Aniconism is the practice of or belief in the avoiding or shunning of images of divine beings, prophets or other respected religious figures, or in different manifestations, any human beings or living creatures. The term aniconic may be used to describe the absence of graphic representations in a particular belief system, regardless of whether an injunction against them exists. The word itself derives from Greek 'image' with the negative prefix an- and the suffix -ism. See aniconism in religion here.
Iconography is the branch of art history which studies the identification, description, and the interpretation of the content of images: the subjects depicted, the particular compositions and details used to do so, and other elements that are distinct from artistic style. The word iconography comes from the Greek words for "image") and "to write". A secondary meaning is the production of religious images, called icons, in the Byzantine and Orthodox Christian tradition; that is covered at Icon. In art history, "an iconography" may also mean a particular depiction of a subject in terms of the content of the image, such as the number of figures used, their placing and gestures. The term is also used in many academic fields other than art history, for example semiotics and media studies, and in general usage, for the content of images, the typical depiction in images of a subject, and related senses. Sometimes distinctions have been made between Iconology and Iconography, although the definitions, and so the distinction made, varies. When referring to movies, genres are immediately recognizable through their iconography, motifs that become associated with a specific genre through repetition.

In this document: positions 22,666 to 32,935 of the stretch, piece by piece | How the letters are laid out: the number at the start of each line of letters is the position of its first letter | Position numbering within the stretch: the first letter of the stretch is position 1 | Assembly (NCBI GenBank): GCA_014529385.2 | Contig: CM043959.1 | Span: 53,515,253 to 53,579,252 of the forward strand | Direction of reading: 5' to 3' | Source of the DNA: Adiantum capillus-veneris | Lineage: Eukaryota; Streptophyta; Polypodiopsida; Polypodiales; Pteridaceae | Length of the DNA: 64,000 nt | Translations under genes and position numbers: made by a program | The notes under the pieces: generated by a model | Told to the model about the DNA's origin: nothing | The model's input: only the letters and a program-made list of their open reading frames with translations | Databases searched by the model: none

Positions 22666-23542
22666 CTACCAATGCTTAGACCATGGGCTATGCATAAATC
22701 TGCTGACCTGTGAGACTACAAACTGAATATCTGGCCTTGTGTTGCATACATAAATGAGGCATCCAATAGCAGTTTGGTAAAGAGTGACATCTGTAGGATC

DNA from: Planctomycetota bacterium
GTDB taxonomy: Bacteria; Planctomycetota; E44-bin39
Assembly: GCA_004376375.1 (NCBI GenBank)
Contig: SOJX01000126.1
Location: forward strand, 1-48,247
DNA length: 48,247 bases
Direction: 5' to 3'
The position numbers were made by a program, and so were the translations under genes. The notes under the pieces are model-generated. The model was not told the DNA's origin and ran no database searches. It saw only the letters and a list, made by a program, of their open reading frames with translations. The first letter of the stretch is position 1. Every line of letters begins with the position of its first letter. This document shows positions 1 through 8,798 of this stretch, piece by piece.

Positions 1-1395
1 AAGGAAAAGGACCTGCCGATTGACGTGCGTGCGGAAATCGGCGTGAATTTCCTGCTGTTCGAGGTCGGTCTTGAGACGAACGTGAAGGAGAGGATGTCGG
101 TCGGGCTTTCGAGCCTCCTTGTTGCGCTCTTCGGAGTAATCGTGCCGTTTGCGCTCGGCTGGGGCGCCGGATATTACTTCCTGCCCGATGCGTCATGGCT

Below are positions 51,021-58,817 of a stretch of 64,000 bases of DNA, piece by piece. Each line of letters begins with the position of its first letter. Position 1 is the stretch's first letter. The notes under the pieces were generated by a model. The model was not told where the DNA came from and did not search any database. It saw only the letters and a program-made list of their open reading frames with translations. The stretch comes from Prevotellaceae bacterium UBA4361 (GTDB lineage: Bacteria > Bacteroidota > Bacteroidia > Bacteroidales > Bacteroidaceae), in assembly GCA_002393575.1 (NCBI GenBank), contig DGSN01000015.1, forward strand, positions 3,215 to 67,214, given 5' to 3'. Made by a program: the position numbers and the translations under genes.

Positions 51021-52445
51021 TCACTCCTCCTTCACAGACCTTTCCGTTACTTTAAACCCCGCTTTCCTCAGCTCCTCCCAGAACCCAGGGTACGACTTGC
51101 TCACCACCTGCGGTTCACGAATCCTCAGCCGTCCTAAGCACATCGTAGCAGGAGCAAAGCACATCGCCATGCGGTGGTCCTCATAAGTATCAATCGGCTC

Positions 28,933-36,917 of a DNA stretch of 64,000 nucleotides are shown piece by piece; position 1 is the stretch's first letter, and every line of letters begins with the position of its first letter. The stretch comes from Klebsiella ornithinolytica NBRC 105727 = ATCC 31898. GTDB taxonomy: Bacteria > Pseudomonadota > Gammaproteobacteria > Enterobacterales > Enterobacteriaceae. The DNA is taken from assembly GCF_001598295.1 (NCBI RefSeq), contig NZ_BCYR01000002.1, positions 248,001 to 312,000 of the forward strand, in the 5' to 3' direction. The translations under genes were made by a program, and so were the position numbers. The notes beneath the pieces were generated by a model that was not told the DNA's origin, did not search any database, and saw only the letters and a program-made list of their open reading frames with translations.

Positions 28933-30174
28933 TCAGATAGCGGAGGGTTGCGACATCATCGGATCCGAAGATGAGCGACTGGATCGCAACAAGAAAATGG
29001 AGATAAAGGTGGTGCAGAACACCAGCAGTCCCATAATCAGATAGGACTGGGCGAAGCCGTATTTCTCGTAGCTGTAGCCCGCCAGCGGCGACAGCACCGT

Anthropomorphism, or personification, is attribution of human form or other characteristics to anything other than a human being. Examples include depicting deities with human form and ascribing human emotions or motives to forces of nature, such as hurricanes or earthquakes. Anthropomorphism has ancient roots as a literary device in storytelling, and also in art. Most cultures have traditional fables with anthropomorphised animals, which can stand or talk like humans, as characters. The word anthropomorphism was first used in the mid-1700s. The word derives from the Greek words for "human" and "shape" or "form".
Can art save lives? Not exactly, but our most prized professionals (doctors, nurses, police officers) can learn real world skills through art analysis. Studying art like René Magritte’s Time Transfixed can enhance communication and analytical skills, with an emphasis on both the seen and unseen. Amy E. Herman explains why art historical training can prepare you for real world investigation.